April is National Child Abuse Prevention Month.
This month and throughout the year, the Iron-Dickinson Children's Advocacy Network (CAN) Council encourages all individuals and organizations to play a role in making the community a better place for children and families.
By ensuring that parents have the knowledge, skills, and resources they need to care for their children, we can
help promote children's social and emotional well-being and prevent child maltreatment within families and communities, said Kristina Demboski, CAN Council chairman.
Research shows that when parents possess six protective factors, the risk for neglect and abuse diminish and optimal outcomes for children, youth, and families are promoted.
The six protective factors are:
- Nurturing and attachment.
- Knowledge of parenting and of child and youth development.
- Parental resilience.
- Social connections.
- Concrete supports for parents.
- Social and emotional developmental well-being.
"April is a time to celebrate the important role that communities play in protecting children," Demboski said.
"Everyone's participation is critical, she said. "Focusing on ways to build and promote the protective factors, in every interaction with children and families, is the best thing our community can do to prevent child maltreatment and promote optimal child development."
Child abuse consists of anything that endangers or impairs a child's physical or emotional health.
Prevention is the best treatment for child abuse. Communities need to be involved in preventing child abuse. Even small personal interventions in public can help prevent abuse.
If you witness abuse, experts offer these suggestions:
- Offer understanding and assistance. A calm, sympathetic, physical presence is likely the most effective response. Sometimes a parent's anger is fueled by embarrassment at the scene a child is making.
- Try saying one of the following: "Children sure can wear you out. Is there anything I can do to help?" "It looks like you're having a difficult time. May I help you with anything?" "Children his/her age can be a handful. May I get him/her a drink or hold something for you?" "Most 2-year-olds can't sit still for long periods of time. Would it help if I found something for him/her to play with?"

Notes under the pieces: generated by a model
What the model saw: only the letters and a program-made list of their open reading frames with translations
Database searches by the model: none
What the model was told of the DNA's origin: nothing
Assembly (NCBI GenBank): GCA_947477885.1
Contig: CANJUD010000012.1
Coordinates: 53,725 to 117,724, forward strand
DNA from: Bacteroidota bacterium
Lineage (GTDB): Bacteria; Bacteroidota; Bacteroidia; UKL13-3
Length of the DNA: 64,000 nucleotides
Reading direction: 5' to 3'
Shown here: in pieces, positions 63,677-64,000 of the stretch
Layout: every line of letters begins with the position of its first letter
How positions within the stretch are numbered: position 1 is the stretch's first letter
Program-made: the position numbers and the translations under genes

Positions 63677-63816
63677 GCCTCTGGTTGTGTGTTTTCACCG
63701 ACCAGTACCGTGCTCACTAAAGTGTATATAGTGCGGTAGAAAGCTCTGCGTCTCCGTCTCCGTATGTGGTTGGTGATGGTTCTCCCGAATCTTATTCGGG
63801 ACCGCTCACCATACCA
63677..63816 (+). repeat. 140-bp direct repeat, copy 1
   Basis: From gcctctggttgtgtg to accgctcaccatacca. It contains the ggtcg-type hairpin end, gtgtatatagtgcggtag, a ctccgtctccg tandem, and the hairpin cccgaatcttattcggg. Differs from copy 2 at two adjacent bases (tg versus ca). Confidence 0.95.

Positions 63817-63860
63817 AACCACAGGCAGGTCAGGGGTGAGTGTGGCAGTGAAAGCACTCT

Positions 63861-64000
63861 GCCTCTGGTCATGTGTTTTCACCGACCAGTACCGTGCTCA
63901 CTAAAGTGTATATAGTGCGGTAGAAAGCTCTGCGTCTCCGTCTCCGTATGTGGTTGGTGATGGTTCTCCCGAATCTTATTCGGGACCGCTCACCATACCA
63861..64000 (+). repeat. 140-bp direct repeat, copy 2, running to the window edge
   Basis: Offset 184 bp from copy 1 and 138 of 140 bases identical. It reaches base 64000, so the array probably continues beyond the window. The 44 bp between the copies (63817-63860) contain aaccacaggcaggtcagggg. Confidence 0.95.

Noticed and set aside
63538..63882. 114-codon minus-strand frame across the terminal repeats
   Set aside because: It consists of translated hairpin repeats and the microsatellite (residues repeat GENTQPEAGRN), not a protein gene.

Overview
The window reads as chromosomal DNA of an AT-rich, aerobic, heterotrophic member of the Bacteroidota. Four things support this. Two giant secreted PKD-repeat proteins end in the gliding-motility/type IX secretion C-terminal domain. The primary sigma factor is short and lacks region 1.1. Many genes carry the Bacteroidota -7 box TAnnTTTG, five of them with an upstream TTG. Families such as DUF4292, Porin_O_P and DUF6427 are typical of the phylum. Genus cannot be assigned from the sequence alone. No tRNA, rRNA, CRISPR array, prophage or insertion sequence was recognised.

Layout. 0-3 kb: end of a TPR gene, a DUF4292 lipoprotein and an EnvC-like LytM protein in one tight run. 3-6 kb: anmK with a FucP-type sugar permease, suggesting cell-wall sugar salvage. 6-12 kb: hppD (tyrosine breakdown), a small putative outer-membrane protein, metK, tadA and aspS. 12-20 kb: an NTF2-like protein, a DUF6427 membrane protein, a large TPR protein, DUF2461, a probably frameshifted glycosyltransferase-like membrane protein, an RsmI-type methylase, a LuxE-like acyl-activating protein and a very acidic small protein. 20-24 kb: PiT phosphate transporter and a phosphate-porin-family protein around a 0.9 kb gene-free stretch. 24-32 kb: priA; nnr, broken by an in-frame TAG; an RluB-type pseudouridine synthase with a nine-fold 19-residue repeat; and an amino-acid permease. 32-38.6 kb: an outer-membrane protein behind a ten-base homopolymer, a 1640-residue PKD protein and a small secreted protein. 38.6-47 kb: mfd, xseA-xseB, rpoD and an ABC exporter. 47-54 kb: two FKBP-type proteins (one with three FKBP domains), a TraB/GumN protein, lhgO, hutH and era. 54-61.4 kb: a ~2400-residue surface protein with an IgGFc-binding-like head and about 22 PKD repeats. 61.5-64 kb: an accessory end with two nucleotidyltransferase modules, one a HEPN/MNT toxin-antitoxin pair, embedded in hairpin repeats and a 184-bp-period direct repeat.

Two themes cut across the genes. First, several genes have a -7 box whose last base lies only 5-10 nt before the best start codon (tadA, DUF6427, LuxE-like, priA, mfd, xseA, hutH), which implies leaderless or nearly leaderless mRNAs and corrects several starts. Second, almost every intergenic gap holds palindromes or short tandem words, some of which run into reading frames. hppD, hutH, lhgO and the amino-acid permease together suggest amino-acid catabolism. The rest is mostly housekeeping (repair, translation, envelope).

- Move the anger away from the child. Start a conversation with the adult. Ask a question to provide distraction. Compliment or praise the parent. Say something positive such as "It's tough to shop with a toddler, I admire your effort."
- If the child is in imminent danger of injury, call 911.
Prevention of abuse comes in many forms, such as the following:
- Know where your child is and who they are with.
- Set a good example for other parents by being a good parent.
- Help your children tell you if something has happened to the private areas of their body by giving a name to those parts.
- Have an open relationship with your child so that if they are being abused, they feel comfortable telling you.
Misconceptions and not knowing who to call are two reasons that abuse is unreported. Myths about child abuse include:
- Myth: By law, abused children must be removed from their homes immediately. Fact: This is the least likely outcome.
- Myth: Child abuse cannot be reported anonymously. Fact: In most states, including Michigan, you don't need to provide your name.
- Myth: The person reported for abuse is entitled to know who made the report. Fact: The person reported for abuse does not know who made the report.
If you suspect a child is being abused or neglected, you may call the Childhelp National Child Abuse Hotline at 1-800-4-A-CHILD. More information is also available at www.childhelp.org.
For more information on ways that you can help or learn new methods of interacting with children in a positive way, contact the Iron-Dickinson CAN Council at firstname.lastname@example.org or by calling 906-367-4866.
Educational material, resources and parenting classes are offered to the community free of charge.